Results Of Banks' Stress Tests Unveiled
MICHELE NORRIS, host:
This is ALL THINGS CONSIDERED from NPR News. I'm Michele Norris.
ROBERT SIEGEL, host:
And I'm Robert Siegel. The verdict on the nation's 19 largest banks is now in. The government has issued the results of its stress tests. They show Bank of America, Citigroup, Wells Fargo and others short on capital. Meanwhile, JP Morgan Chase, Goldman Sachs, and American Express are among the banks regulators say don't need an added cushion against losses.
Treasury Secretary Geithner, Fed Chairman Ben Bernanke and other federal regulators just finished briefing reporters about the stress tests minutes ago. NPR's John Ydstie was there and he joins me now from the Treasury. John, back when all this started a couple of months ago, there were questions about whether some of these banks were healthy enough to survive, whether some might have to merge. What's the verdict now?
JOHN YDSTIE: Well, the message from regulators is that these banks are basically sound. They have adequate cushions against losses, adequate capital for the current environment. What some of them don't have, according to the results of these stress tests, is strong enough capital positions to provide an adequate buffer against losses if the economy gets worse than is currently expected, and they're the ones that the regulators are requiring to raise additional capital.
SIEGEL: And is it clear what they mean by worse than is currently expected?
YDSTIE: It's - worse that is currently expected? Yes, we are talking about an economy which has another 20 percent loss in home values, or unemployment rises above 10 percent or the economy doesn't grow at all in 2010.
SIEGEL: Okay. So some banks under those conditions they found - I think 10 of them of the 19 would need more capital. Where would they get the capital?
YDSTIE: Well, they could increase capital by selling assets which some of the banks including Citigroup are already doing. Of course, they could create it by selling more shares to the public and actually this is what the government wants them to do because capital in the form of shareholder equity is the strongest kind of capital - the first line against - line of defense against losses.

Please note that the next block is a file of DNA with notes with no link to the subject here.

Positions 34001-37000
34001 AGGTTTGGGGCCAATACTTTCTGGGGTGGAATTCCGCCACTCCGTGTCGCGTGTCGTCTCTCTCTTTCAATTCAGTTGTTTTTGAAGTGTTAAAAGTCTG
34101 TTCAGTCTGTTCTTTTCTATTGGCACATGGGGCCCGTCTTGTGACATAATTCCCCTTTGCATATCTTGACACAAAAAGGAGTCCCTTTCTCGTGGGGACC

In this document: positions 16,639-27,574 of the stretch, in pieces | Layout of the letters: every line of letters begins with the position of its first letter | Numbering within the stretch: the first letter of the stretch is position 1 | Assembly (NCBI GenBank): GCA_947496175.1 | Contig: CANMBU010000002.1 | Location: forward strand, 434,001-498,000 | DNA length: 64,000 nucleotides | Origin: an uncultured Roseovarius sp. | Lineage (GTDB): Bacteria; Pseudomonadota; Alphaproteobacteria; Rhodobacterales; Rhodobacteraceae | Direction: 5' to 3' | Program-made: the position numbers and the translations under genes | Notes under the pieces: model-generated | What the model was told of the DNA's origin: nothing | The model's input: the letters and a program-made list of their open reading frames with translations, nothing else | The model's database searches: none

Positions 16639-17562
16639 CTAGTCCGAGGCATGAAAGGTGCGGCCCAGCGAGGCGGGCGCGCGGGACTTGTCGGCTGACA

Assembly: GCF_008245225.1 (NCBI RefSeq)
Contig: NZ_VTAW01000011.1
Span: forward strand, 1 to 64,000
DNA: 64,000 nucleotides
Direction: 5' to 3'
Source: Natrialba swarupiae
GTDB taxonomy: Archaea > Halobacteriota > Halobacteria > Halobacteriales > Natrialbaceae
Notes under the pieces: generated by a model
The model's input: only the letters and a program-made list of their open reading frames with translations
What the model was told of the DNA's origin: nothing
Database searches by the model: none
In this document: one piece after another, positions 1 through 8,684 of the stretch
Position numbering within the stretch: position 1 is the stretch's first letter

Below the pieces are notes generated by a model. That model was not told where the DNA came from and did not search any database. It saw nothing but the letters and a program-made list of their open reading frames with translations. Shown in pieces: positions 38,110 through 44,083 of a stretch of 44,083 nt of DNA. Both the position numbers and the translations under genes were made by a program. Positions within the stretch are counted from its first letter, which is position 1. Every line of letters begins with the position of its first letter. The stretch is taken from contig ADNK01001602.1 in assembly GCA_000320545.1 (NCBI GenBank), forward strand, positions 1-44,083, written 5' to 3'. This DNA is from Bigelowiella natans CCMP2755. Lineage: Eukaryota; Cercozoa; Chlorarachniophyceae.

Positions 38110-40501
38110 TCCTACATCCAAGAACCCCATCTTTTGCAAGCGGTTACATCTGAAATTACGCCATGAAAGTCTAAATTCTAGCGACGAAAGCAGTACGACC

Now banks can sell more shares to the public because investors are still wary, the government has told them that it will help out by allowing them to convert some of the TARP money it injected into the banks over the last several months from preferred shares that the government bought then into common equity, if they need it.
SIEGEL: But that would mean that if that were done that the taxpayers money, which has now gone for preferred shares which in effect are bonds or loans, I guess, would be in a riskier situation as equity stock in the banks.
YDSTIE: Yeah, that's right. They would be riskier. The taxpayers would give up the interest they get on these preferred shares in the form of dividends. They'd lose all the money if the bank fails. If the government converts these shares to common equity, the government becomes an owner and risks losses. The banks really don't like this because the government would also become a voting shareholder and even have more control of the banks.
So the government has come up with this solution: It's a two step process. First, the government would swap the current preferred shares for convertible preferred shares with no voting rights. The banks would have the potential to convert them into common equity if they faced losses. The government's actually already made this arrangement with Citicorp and that's why the amount of capital is needed is smaller than that of Bank of America. Bank of America is looking at $34 billion more, Citicorp four or five billion.
SIEGEL: Five and a half billion, although indeed Citicorp by other measures could be as much as $50 billion in need of capital. They know where to find it is what they're saying. Just very briefly, that's what the government would do with its preferred shares, would private investors do that? I mean they're not representing administration policy to keep the banks afloat. They're just looking for better investment.
YDSTIE: Well, there are some private equity owners who have already done this. Citibank has had some of its preferred shares owned by private interests agree to sell them - or convert them in this fashion too.
SIEGEL: Thank you, John.
YDSTIE: You're welcome, Robert.
SIEGEL: NPR economics correspondent, John Ydstie, speaking to us from the Cash Room at the U.S. Treasury.
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